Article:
Monticello Magazine, published by the non-profit Thomas Jefferson Foundation that has owned and operated Jefferson’s historic home near Charlottesville, Virginia, since 1923, has opted in its Summer 2018 edition to repeat the unsupportable story that the nation’s third president fathered children by his slave Sally Hemings.
“Years after his wife’s death, Thomas Jefferson fathered at least six of Sally Hemings’ children, four of whom survived to adulthood and are mentioned in Jefferson’s plantation records: Beverly, Harriet, Madison, and Eston,” the magazine asserts as fact.
Although widely believed due to media misreporting, the actual facts indicate that this charge, that Thomas Jefferson fathered children by a slave, is highly unlikely.
The ugly rumor began when a disappointed office-seeker made the charge in 1802, while Jefferson was president. James Callender made the accusation in The Richmond Recorder, a well-known Federalist Party newspaper, which strongly opposed Jefferson and his Republican Party.
Callender incorrectly asserted that Sally Hemings accompanied Jefferson “in the same vessel” when he went to France. She did not travel with him; she came four years later as the caretaker of Jefferson's daughter. In fact, Jefferson brought Sally's brother to France, and the only child that Sally had in France, Tom, was proven by DNA tests not to be Jefferson's child. Also, Jefferson was often gone from Monicello for years on end, reducing the chances that he fathered multiple children with a slave. Because of such inaccuracies, Callender’s sleazy reputation, and his obvious motives for revenge, most professional historians largely dismissed the accusations until Fawn Brodie resurrected them in her 1976 book, Thomas Jefferson: An Intimate History. Jefferson biographer Dumas Malone said it was amazing that any real scholar could give serious consideration to Brodie’s thesis, but her charges proved enough to convince some descendants of Sally Hemings and some descendants of Thomas Jefferson’s uncle to submit to a DNA analysis.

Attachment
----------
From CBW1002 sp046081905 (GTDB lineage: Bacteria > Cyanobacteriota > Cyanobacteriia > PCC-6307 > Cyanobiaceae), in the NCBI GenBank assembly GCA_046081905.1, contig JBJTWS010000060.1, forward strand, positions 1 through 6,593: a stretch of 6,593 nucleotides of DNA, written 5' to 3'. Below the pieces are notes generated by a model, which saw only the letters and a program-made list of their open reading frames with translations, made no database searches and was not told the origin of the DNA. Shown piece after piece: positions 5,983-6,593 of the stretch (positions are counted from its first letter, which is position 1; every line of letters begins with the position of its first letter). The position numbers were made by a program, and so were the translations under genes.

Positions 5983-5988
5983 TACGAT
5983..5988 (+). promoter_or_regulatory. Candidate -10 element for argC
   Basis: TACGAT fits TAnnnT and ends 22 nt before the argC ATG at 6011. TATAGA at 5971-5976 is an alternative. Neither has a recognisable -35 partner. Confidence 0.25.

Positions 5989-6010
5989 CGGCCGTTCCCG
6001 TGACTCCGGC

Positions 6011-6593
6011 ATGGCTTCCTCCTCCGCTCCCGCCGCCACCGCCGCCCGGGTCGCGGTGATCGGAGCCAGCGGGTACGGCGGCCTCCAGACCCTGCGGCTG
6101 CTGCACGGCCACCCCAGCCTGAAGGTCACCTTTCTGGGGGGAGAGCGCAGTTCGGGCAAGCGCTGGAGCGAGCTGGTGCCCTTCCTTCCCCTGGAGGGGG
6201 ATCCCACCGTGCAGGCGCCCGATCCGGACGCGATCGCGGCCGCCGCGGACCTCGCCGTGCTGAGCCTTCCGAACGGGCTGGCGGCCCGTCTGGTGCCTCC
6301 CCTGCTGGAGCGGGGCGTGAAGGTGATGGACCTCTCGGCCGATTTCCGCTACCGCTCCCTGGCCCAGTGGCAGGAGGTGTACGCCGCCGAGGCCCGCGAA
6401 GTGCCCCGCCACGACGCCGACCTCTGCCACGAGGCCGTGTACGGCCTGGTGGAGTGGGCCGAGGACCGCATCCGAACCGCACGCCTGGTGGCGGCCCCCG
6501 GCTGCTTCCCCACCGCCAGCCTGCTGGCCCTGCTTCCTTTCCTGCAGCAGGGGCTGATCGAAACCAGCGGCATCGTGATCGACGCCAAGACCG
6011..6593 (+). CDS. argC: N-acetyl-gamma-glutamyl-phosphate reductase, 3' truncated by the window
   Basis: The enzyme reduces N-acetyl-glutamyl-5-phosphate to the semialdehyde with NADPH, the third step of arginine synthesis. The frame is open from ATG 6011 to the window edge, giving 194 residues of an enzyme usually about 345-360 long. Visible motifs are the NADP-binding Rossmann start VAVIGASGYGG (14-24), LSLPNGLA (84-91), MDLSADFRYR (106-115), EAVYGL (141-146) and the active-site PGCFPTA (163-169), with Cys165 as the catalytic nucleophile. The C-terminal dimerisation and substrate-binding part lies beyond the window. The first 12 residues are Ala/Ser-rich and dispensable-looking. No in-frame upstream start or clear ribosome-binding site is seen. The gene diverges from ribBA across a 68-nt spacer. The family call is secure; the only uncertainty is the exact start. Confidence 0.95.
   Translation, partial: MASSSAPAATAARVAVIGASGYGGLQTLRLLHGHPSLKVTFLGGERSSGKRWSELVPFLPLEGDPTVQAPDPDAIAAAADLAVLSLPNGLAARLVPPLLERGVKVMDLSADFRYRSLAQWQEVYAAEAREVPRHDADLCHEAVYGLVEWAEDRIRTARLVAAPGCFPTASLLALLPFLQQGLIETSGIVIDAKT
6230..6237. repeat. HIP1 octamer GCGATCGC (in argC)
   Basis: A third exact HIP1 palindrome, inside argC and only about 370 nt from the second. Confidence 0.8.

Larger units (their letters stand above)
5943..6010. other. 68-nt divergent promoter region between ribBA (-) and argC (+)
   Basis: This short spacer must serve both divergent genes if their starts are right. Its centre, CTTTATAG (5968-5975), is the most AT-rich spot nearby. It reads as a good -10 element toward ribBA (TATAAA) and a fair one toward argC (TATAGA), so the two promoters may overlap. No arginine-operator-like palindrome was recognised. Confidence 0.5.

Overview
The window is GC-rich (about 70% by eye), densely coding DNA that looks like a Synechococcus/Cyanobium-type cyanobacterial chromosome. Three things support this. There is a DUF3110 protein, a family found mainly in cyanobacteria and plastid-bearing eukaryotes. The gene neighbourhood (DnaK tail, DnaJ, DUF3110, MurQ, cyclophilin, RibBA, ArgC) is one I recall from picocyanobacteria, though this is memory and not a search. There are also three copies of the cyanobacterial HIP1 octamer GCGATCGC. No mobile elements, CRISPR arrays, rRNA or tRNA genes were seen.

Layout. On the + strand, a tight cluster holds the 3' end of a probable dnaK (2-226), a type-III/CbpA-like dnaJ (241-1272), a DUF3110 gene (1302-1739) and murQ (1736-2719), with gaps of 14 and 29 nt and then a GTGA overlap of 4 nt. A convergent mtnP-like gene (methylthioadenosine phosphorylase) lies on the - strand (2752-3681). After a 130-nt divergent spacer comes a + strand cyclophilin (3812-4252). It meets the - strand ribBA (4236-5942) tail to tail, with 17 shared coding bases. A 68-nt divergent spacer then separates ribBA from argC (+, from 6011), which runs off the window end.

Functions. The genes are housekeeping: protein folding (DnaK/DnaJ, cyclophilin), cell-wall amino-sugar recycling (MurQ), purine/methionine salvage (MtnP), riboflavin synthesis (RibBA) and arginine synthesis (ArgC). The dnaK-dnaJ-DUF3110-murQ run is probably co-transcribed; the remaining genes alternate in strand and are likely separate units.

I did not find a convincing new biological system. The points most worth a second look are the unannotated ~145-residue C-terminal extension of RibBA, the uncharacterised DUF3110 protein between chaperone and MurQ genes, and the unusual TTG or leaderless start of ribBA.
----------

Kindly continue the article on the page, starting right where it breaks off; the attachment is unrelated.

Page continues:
In a scientific DNA test of this nature, the samples must come from those in the direct male line, or male-to-male all the way from the person in the distant past to the present. It should be stressed that no DNA from Thomas Jefferson’s “direct line” was possible, as he had no living direct male descendants.
To overcome this problem, DNA samples were taken from a direct male descendant of Thomas Jefferson’s uncle, Field Jefferson. Other samples were obtained from direct male descendants of Eston Hemings, Sally’s youngest son. Another sample was taken from a direct male descendant of Thomas Woodson — Woodson’s descendants had long contended that he was a child of Thomas Jefferson and Sally Hemings. However, Eston Hemings’ descendants had never made any such claim about Eston.
The DNA testing found no link at all between Woodson and Thomas Jefferson. But what created a sensation, when the results were published, was that Eston was descended from a “Jefferson male,” or at least someone related to Jefferson’s paternal uncle, Field Jefferson.
While the family of Eston Hemings had a long-running family story that they were descended from a Jefferson “uncle,” it was not possible for Field Jefferson to have fathered Eston, as Field had died several years before Eston’s conception.